Menstrual suppression: the bleeding edge of birth control?

Menstrual suppression is becoming a more and more common idea. Depo-provera, a birth control method delivered via injection, was one of the first birth control methods to lessen menstruation to the point where, after a year or so of use, most women stopped menstruating altogether. The birth control pill has often been prescribed to women with “dysfunctional uterine bleeding,” or heavy and painful periods, to lessen their menstrual flow. In 2003, Sesonale debuted, marketed as the pill which frees women from monthly menstruation, reducing periods to four times a year (a sister brand, Seasonique, was subsequently released). Barr Pharmaceuticals’ lauched fewerperiods.com, a website which trumpeted the idea of menstrual suppression as a woman’s choice.

Many pill users have been doing their own menstrual suppression for years, ignoring the seven inert pills at the end of their pack should an important date, like a wedding, honeymoon, or vacation, be approaching. Continuous hormone levels = continuous menstrual suppression. When the vacation was over, or after the wedding, the woman would simply let seven days go by at the end of her pack and start again with the next one. This is the same idea behind a new pill which claims to end periods, period: Wyeth’s Lybrel.

Wyeth announced yesterday that it expects to have FDA approval for Lybrel by May. Which would mean that soon women may be able to choose to have no periods at all. Wyeth sites research which found 2/3 of women would give up their periods if they could. Lybrel is designed to be taken every day without the traditional seven day break of the monthly birth control pill or the three-month dosage of Sesonale or Sesonique.

In a video posted on the NYTimes website, a woman is quoted as saying that her busy schedule “precluded her from going to the bathroom every few hours to take care of personal needs.” However, the same woman, a gynecologist with an Upper East Side practice, stated that today’s woman is getting more periods than ever before. In the past, women were pregnant more often or breast feeding, two natural menstrual suppressants, and had three or four periods a year, if that.

Is life really too busy to bleed, something women have been doing since we came into existence? Is a chemical suppressant to save those extra few hours or days where sex, exercise, or other activities might be curtailed due to bleeding really worth losing something that is seen by many as a rite of womanhood?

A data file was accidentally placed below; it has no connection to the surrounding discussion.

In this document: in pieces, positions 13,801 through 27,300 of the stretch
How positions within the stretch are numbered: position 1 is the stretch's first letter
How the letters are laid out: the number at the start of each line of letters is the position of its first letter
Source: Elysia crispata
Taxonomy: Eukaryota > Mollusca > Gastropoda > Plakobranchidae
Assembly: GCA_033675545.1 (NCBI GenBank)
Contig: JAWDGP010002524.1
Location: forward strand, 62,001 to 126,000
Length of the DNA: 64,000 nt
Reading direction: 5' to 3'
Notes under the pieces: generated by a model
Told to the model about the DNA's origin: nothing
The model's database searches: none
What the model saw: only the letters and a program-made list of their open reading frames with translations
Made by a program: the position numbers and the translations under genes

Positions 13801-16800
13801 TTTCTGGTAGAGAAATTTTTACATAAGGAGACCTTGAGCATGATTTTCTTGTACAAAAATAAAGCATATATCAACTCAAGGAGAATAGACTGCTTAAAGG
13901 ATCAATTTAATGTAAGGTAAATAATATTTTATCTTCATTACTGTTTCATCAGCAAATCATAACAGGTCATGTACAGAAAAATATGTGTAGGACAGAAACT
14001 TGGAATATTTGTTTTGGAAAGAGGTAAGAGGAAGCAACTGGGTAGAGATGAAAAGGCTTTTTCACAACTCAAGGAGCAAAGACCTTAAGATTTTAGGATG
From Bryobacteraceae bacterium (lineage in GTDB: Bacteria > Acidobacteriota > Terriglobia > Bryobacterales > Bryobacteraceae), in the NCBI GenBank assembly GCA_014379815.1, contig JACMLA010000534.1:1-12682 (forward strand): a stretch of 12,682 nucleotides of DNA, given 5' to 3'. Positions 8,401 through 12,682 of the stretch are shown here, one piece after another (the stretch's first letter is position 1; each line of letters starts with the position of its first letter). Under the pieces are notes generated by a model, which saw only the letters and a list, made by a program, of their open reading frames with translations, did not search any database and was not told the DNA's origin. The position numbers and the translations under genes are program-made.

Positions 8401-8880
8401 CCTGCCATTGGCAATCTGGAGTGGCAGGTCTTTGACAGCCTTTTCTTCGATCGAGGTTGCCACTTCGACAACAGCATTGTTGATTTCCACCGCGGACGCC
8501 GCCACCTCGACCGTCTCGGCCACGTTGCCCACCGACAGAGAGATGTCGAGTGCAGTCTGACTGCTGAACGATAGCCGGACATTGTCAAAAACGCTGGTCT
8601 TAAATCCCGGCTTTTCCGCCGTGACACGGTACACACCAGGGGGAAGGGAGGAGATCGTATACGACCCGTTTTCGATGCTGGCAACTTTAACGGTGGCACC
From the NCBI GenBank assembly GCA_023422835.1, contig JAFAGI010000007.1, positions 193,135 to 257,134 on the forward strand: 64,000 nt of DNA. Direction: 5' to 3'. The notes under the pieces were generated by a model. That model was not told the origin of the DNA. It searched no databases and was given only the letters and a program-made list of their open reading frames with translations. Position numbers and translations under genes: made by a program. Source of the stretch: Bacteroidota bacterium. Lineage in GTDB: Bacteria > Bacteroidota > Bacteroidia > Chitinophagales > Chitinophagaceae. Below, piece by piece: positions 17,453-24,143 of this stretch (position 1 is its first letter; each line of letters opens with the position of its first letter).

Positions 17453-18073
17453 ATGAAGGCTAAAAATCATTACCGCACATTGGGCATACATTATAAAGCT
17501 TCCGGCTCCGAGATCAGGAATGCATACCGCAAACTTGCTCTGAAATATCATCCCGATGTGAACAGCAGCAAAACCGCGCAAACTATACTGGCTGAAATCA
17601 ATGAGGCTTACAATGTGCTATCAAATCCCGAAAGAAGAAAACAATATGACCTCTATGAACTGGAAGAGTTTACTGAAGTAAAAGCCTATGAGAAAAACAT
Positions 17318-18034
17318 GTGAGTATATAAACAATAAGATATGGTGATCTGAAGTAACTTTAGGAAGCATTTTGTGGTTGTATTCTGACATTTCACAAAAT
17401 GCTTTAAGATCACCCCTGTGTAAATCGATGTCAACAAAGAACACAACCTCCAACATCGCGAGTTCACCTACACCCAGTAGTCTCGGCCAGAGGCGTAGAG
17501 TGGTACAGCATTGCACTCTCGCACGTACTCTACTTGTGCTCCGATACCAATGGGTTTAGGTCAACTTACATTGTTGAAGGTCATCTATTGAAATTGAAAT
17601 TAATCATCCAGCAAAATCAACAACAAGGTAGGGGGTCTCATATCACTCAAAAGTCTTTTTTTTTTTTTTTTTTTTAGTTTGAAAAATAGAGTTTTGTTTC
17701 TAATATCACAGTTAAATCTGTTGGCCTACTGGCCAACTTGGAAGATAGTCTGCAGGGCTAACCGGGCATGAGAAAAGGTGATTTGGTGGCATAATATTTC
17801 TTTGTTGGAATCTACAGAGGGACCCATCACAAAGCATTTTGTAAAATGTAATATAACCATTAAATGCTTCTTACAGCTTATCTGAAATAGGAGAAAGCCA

via New York Times

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~ by Lola on April 20, 2007.

4 Responses to “Menstrual suppression: the bleeding edge of birth control?”

  1. Seriously, the answer is yes…Life is too important to bleed…maybe not to everyone, but definitely to some.

    As someone who never intends to have children, raging hormones and menstrual cramps seem entirely unnecessary to me. I have hormonally surpressed for over 10 years, and think my life is better for it. The idea did not come from a drug company but rather from my gynecologist who said that “most women doctors do it because unless one is desiring fertility (which many do, but some don’t) there is no reason to suffer.” I question rather, why this has taken so long for pharmaceuticals to promote…or the majority of doctors to tell their patients about as an option…

  2. I agree, the answer is a resounding YES!
    I have three children, and I don’t plan on having anymore.
    I HATE my period. HATE IT, and everything about it. To the point that I feel like bursting into tears when I know that time of the month is coming around. When Seasonale first came around, I was one of the first to jump on the band wagon for it.
    My only complaint was that when I first started it, my body didn’t adjust well the hormones and I was one of those unlucky 1 in 3 women who bled for more than 30 days heavily and continuously. It did eventually stop though, and I was period free for over a year…until I decided to get pregnant again and then didn’t go back on birth control afterwards.

    I am so excited that this is finally becoming a well accepted practice. There is no need to be miserable. There is no reason to put ourselves through it. It is unfair to feel restricted, and dread a certain week coming up.
    Especially with all the hormones in the milk these days forcing our young girls to start developing and entering puberty so much earlier…would you really want your daughter having her period at age 10? My best friend’s little girl who is now 12 has been on Seasonale with the very close supervision of a doctor for two years now because of this reason.

    I personally can not wait to start using Lybrel. There are going to be a lot more happier women running around because of it!

  3. I think people are crazy. We are women, we have our cycles for a reason and chemical surpression is stupid. It natural stop crying and deal with it.

  4. i think it’s an fantastic thing, but is it really healthy? there has to be a down side to this!

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